Plant Perennials To Have More Beauty with Less Work
Perennials are an indispensable part of every garden, regardless of size. They are a source of background in color and size and provide an abundance of cut flowers. The long-time standard favorites peonies, iris, delphinium, phlox, chrysanthemums, and a few others, together with the newer plants given us by the hybridizes . . .such as the daylily that blooms over a five-month period, phlox in amazing colors, and larger improved peonies-give us plant material that provides almost ever blooming borders and no end for the use of our ideas. Contrary to popular belief, perennials are not expensive to grow.
Planning the Perennial Border
A background is a must. Use a hedge, shrub border, a trellis, a fence, or a wall. Perennials prefer full sun and well-drained soil. Choose plants that will give continuous bloom. A good arrangement is tall plants in the back, low ones. in the foreground, and medium ones in the middle with strong accent plants placed irregularly in the middle sections. Plant so as to mass varieties in groups of three to five or more. Consider foliage in this planning.
PERENNIAL PLANTS FROM SEEDS
Many perennials can be propagated from seeds. Follow these steps:
- Prepare a fine seedbed in a cold frame or in the garden. Thoroughly mix into the soil enough humus material and sand to give a friable soil, then mix one tablespoonful of fertilizer per square foot of bed area.
- Sow seed of most perennials in early summer (May or June) in rows 6 inches apart. Cover 3 times the seed diameter with soil sifted over them. Tamp the soil firmly with a flat board after sowing.
- Cover bed with burlap or cheesecloth. Water often, sprinkling through the cover.
- When seedling plants appear above ground, raise cover to about 1 foot high.
- When seedlings are about 6 weeks old, remove shade cover and scratch fertilizer into the soil between rows at the rate of 1 tablespoonful per 3 feet of row, using 1/2 on either side of row.
- In late summer or early fall the plants may be transplanted into a permanent position or put into another bed for further development.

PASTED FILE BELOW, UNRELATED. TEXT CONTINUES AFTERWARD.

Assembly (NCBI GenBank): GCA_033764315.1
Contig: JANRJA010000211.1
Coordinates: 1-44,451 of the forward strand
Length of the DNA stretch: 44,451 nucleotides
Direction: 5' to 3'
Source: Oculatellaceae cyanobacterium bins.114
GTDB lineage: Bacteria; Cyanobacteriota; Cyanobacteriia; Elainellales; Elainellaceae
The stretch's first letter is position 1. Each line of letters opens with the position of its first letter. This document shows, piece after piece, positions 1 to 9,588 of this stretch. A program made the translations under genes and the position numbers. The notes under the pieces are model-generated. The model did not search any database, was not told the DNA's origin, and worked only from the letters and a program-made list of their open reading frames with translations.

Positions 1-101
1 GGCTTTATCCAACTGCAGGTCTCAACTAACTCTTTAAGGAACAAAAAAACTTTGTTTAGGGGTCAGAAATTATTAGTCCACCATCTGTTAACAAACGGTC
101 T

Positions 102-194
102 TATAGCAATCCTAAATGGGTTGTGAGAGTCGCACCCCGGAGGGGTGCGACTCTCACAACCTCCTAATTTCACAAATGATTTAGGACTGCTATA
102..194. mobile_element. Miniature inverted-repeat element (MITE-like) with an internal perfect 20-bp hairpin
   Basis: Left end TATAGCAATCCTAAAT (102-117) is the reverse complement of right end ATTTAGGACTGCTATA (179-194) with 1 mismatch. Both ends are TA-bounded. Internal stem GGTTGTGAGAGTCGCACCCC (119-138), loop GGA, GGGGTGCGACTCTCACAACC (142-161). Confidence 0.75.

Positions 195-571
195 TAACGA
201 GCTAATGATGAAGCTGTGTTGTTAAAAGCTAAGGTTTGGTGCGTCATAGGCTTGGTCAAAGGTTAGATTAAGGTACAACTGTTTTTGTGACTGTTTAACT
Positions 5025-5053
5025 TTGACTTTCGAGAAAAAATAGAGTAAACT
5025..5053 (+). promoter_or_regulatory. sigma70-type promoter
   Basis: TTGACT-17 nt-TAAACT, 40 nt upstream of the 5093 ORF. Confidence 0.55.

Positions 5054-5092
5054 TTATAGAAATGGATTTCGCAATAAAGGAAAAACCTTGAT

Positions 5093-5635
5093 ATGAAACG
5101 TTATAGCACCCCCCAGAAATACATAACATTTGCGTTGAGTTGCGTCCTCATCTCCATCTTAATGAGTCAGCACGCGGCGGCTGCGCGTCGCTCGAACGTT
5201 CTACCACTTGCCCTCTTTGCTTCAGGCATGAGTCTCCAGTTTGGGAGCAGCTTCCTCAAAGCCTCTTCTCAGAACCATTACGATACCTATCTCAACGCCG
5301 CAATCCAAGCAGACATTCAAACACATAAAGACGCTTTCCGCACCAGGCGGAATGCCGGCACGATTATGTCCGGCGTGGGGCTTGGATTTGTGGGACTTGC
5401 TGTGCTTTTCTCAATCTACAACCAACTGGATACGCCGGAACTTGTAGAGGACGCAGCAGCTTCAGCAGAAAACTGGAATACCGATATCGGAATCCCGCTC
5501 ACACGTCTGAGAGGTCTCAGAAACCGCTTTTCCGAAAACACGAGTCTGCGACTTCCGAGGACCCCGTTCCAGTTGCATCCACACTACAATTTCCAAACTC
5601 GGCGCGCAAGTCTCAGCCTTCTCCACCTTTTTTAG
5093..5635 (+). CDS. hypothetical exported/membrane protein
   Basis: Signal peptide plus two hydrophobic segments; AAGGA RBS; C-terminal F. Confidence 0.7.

In some cases seeds of perennials may be sown in the fall.
PREPARING PERENNIAL BEDS
- Spade deeply . . . 12 to 15 inches. If some plants are growing in the bed, remove them and “heel” them into a small trench.
- Add humus and drainage material … Stir or break up sub-soil if possible. Perennials do not like “wet feet.” Put drainage material (small rock and gravel) in the bottom of bed. Apply 1 pound of fertilizer to each 25 square feet of bed area. Work plant food into the soil. Turn the hose on the soil bed to hasten settling. After a few days it will be ready for transplanting.
Always fill the planting hole with water immediately after setting plants. Set plants as deeply as possible without covering the crowns. Set low growing plants 6 to 12 inches apart and tall plants at least 2 to 3 feet apart to leave room for cultivation and feeding, as well as for good development. Pack soil around the plant roots firmly and cover with dry soil.
CARE OF ESTABLISHED PERENNIALS
Perennials are heavy feeders and since they stay in one spot for a number of years, they require liberal feeding of complete plant food. Feed established plants early fertilizer in the spring, as soon as they appear above the ground. Use 1 pound (1 pint) of fertilizer per 25 feet of row or 25 square feet of area. Work plant food into the soil around the plants. Feed at the same rate every 8 weeks during the growing season.
INSECT AND DISEASE CONTROL
The regular use of chemicals will control chewing and sucking insects and most fungus disease, preventing damage before it starts.
Alternate freezing and thawing, rather than extreme cold, is the real danger to perennials. In most sections of the United States, beds should be mulched during the winter. Apply mulch after the ground is frozen.